Yakquelin Garduno ‘21, Staff Writer

Source: Yakquelin Garduno

In recent years, cell phone cameras have surpassed our imaginable expectations. With the ability to zoom up close from miles away, capture moving memories, and fit in the palm of our hands, smartphones have become an indispensable part of everyday life. Younger generations are growing up with a technological standard of living. Their electronic footprint is becoming as valuable as their first step. While some commend smartphones’ ability to disseminate knowledge, develop social awareness, and foster interconnectivity, many also condemn cell phone usage as dangerous to mental health and privacy. The issue has become highly politicized, with smartphones at the center of political scandals and social rights movements.

            However, few laws have been enacted to control cell phone usage beyond texting-and-driving. Where not immediately life threatening, camera phones are difficult to regulate for the same reason guns are. They are likened to American values and freedoms that people feel uncomfortable overstepping. With advanced capabilities, camera phones have larger social implications. They are carriers of knowledge, information, memories, and communication. Today, they have become tools of protection, with many people using camera phones to video police brutality and discrimination. Thus, to remove camera phones feels like a personal offense. A removal of protection, just like guns.

            It is no coincidence we shoot people with our camera phones: we hold them hostage through our lens. We have the potential to end people’s lives by exposing their malicious behavior. Derek Chauvin’s case has shown the importance of camera phones and highlights the difficulty regulating camera phone usage in a country where people feel constantly on guard. Footage of Chauvin murdering George Floyd was at the center of the trial. Witnesses captured Chauvin stepping on Floyd’s neck for more than nine minutes, and the video influenced public opinion, igniting Black Lives Matter Protests across the nation. The powerful and inedible clip led to Chauvin’s guilty verdict for the death of Floyd.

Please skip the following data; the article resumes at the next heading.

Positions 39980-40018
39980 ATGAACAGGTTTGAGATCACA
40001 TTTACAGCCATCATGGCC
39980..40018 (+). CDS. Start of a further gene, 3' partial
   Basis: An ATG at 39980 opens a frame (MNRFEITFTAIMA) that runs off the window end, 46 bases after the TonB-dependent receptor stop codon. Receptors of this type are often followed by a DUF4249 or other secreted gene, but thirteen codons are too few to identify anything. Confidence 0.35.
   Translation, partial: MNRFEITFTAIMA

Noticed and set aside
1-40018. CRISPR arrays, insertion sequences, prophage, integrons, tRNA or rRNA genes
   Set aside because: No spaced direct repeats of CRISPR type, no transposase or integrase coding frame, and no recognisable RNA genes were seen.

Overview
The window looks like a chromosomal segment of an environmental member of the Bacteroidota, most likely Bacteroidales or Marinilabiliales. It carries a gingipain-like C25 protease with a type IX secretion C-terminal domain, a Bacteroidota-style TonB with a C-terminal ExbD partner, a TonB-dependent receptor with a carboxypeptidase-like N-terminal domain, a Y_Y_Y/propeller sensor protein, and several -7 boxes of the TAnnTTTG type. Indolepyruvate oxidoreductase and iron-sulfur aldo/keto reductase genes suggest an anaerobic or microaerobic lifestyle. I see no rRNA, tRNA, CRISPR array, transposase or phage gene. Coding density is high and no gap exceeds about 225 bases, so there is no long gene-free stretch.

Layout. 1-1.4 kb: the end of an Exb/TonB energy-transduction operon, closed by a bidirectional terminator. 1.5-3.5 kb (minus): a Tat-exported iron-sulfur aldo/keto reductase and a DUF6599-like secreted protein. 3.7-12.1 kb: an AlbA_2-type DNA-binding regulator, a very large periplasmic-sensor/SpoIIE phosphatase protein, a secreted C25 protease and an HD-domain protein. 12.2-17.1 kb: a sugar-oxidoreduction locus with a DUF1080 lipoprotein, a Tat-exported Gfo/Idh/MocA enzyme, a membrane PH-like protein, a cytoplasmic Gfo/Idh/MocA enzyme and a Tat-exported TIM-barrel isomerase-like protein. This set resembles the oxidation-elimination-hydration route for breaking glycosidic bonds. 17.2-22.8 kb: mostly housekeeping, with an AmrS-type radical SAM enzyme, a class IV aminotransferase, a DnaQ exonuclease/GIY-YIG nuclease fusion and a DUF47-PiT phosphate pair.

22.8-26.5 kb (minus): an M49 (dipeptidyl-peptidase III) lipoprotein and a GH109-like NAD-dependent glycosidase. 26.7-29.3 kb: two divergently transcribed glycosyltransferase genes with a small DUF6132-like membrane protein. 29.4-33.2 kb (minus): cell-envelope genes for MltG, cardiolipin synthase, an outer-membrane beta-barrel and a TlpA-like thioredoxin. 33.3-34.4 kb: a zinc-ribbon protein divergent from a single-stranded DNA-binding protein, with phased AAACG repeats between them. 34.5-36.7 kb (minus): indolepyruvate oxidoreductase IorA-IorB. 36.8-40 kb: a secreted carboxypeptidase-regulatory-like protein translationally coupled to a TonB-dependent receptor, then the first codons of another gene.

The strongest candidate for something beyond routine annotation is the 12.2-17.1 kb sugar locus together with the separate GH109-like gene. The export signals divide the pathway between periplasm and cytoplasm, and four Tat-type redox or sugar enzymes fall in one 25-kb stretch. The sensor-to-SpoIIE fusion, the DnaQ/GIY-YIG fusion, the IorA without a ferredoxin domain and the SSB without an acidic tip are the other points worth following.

Likewise, we can turn the camera on ourselves and commit social suicide. This was the case for rioters at the Capitol Riot, who stormed the U.S Capitol in Washington D.C. in an attempt to overturn Donald Trump’s presidential defeat in 2020. Capitol police officers were attacked and many vandalized the offices of Congress members, while others occupied the evacuated Senate chamber. The events were captured by the rioters themselves, who took selfies and live videos of the riot. Others were identified online and lost their jobs or were forced to resign. Investigations are ongoing across the country, and suspects face federal charges. 

            Cell phones have dramatically altered the makeup of everyday life. Their protective status has transformed their communicative purpose, and inspired a number of social rights movements. They hold the weight of guns as a means of surveilling the actions and words of community members and people in power. Young people are staying connected on their phones and tapping into a wealth of information that holds the potential to shape their interactions with others, make them politically active, and change the world.